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Donald Trump to GOP senators: Don't leave town until health care proposals pass

US President Trump has launched a last-ditch effort to repeal and replace Obamacare. His proposed health care bill collapsed in the Senate on Monday after it failed to garner enough Republican votes.

US President Donald Trump on Wednesday called the senate's GOP caucus to the White House and called out the handful lawmakers who voted against Republican efforts to repeal and replace the Affordable Care Act, also know as Obamacare.

During a White House lunch, Trump said that none of the GOP senators should leave town over the summer until they pass a new health care bill, adding that any Republican who opposes debating the legislation was effectively "fine with Obamacare."

Read more: Opinion: Congressional Republicans have joined Donald Trump’s amateur hour

Despite the Republicans holding a 52-48 majority in the senate, Trump's proposed bill failed to gather the 50 votes needed to pass. Senators Susan Collins, of Maine, Jerry Moran, of Kansas, Mike Lee of Utah, Rand Paul, of Kentucky all said they would vote against the bill for various reasons.

Watch video 00:38

'Obamacare' repeal effort in serious jeopardy

"For seven years you promised the American people you would repeal Obamacare. People are hurting and frankly inaction is not an option," Trump said. "We can repeal, but we should repeal and replace and we shouldn't leave town until this is complete."

Mitch McConnell, the GOP Senate Majority Leader, had already delayed the beginning of the Senate's August recess by two weeks to give lawmakers time to find a consensus. Following Trump's intervention, McConnel echoed comments he'd made the day before, saying that he would ask the Senate to vote to repeal existing laws, while proposing an alternative at a later date.

McConnel told reporters at the White House: "I think we all agree it's better to both repeal and replace, but we could have a vote on either, and if we end up voting on repeal only, it will be fully amendable on the Senate floor and if it were to pass without any amendment at all there's a two-year delay before it kicks in... so the takeaway from what I'm telling you is no harm is done from getting on the bill."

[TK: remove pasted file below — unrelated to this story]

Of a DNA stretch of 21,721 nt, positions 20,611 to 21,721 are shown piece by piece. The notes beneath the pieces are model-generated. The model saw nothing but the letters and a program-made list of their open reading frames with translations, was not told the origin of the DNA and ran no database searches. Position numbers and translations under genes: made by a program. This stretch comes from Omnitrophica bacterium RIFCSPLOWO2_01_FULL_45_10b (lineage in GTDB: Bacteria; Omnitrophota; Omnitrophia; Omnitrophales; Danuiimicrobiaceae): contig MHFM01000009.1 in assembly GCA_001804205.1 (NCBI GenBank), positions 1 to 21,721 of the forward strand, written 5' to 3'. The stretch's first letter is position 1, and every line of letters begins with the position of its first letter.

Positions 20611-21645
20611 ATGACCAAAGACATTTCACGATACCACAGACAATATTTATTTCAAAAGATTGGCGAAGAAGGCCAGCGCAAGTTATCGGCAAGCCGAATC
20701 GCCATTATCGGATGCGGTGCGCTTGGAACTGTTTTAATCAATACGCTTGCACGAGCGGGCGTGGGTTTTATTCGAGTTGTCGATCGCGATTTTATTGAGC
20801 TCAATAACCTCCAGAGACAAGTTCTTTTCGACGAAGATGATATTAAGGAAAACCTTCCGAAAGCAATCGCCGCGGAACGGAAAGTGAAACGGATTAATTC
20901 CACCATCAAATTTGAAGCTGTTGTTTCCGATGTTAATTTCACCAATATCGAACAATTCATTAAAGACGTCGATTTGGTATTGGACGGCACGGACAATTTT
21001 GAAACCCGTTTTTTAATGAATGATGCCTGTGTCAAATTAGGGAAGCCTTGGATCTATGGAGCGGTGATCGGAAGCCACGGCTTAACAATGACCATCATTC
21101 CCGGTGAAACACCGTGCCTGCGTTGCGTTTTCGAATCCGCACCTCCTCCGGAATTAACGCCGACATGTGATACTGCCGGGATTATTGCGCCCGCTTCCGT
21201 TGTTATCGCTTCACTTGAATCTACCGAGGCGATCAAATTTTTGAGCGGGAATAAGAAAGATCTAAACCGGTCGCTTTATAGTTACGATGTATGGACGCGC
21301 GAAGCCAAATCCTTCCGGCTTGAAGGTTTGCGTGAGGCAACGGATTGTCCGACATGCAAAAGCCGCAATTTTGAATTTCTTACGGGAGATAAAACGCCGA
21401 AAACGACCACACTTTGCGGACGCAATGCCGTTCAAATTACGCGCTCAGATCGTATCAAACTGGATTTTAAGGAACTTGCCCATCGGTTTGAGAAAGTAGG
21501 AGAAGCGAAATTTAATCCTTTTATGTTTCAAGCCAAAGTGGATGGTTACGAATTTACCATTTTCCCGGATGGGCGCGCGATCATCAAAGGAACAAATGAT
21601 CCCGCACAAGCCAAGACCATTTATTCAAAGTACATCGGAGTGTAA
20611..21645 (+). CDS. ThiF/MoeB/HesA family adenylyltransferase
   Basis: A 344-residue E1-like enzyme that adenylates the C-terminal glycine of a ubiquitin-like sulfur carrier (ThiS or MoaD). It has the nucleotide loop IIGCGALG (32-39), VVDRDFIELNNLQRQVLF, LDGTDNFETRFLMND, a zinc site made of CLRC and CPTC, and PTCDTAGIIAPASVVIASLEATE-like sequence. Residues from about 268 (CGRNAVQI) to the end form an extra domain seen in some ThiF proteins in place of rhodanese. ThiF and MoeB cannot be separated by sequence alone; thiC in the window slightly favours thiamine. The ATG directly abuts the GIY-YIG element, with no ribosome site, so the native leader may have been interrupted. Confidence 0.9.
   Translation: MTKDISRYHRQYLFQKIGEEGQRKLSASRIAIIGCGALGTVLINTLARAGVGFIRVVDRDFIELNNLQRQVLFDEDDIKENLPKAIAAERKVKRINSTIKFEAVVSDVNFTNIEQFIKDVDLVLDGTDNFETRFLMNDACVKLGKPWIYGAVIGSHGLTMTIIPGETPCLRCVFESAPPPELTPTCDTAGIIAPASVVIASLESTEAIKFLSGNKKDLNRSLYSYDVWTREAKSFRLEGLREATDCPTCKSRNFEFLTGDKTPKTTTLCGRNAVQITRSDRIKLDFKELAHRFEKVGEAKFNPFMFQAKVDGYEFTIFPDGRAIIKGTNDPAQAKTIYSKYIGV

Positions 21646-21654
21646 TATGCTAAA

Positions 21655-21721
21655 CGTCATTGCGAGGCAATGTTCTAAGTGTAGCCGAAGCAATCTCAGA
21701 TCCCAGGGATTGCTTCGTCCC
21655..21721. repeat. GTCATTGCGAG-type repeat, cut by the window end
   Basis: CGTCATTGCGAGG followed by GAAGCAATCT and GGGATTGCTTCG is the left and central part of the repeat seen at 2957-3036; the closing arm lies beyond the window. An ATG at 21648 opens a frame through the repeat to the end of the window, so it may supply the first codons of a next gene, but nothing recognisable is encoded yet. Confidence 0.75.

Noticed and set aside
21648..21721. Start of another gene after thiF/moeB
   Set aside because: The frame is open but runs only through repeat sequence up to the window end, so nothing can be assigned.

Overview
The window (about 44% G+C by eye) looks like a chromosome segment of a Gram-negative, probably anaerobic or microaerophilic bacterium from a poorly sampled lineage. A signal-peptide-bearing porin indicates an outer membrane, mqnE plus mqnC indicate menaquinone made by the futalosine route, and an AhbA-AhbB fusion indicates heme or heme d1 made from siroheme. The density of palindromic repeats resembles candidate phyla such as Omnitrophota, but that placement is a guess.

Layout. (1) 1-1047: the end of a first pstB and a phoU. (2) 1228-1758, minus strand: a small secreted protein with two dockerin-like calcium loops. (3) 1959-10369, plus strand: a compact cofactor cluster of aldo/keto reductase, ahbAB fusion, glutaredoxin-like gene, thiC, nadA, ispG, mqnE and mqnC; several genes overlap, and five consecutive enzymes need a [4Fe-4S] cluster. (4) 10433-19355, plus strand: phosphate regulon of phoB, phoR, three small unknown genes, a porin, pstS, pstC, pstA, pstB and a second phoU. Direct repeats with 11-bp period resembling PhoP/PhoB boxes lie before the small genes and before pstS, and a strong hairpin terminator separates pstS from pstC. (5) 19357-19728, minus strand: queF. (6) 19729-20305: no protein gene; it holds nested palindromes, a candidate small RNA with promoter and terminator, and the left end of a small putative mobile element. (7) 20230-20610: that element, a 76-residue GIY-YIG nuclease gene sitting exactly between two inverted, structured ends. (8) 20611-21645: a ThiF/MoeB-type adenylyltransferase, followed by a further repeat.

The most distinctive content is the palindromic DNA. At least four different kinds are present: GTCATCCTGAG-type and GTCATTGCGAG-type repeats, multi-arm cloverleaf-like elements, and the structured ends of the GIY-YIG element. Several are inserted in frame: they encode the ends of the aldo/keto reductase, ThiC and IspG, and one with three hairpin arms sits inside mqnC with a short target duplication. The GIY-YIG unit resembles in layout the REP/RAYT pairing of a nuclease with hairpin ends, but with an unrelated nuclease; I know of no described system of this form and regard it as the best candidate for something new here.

Mitch McConnell during Donald Trump's White House lunch on health care bill (Reuters/K. Lamarque)

GOP Senate Majority Leader Mitch McConnell had proposed repealing Obamacare first and deciding what its replacement should look like later.

However, that bill could also fall short, after two more GOP senators defected on Tuesday. Lisa Murkowski of Alaska and Shelley Moore Capito of West Virginia said they would oppose any repeal plan that would only take effect in two years, effectively giving Congress time to develop a replacement.

That position was also backed by Trump during the lunch. "We have no choice, we have to repeal and replace Obamacare," he said. "We can repeal it but the best is repeal and replace."

Republicans divided

Following the bill's collapse, Trump said he would be happy to just "let Obamacare fail" and focus on other policies, namely reforming the US' tax code. However, the president's remarks on Wednesday suggested he is determined to have another stab at overhauling his predecessor's health care law.

Repealing and replacing Obamacare was one of Trump's top campaign promises, having decried it as a costly intrusion into the health care system.

The Trump administration's proposed alternative, however, has exposed the divisions within the GOP, with moderate senators fearing that the bill would take away coverage for millions of low-income Americans. The more conservative wing of the party wants to see even deeper cuts to the Affordable Care Act.

The Congressional Budget Office (CBO), a non-partisan federal financial analysis agency, had yet to provide the figures for the cost and the number of potentially uninsured Americans created by the now-dead bill. However, its review of an earlier draft found that the proposed changes would have caused 24 million Americans to become uninsured by 2026, with millions of low-earners priced out of being able to afford insurance. 

Watch video 02:21

Can Trumpcare live up to its promises?

dm/rt (AP, Reuters, AFP)

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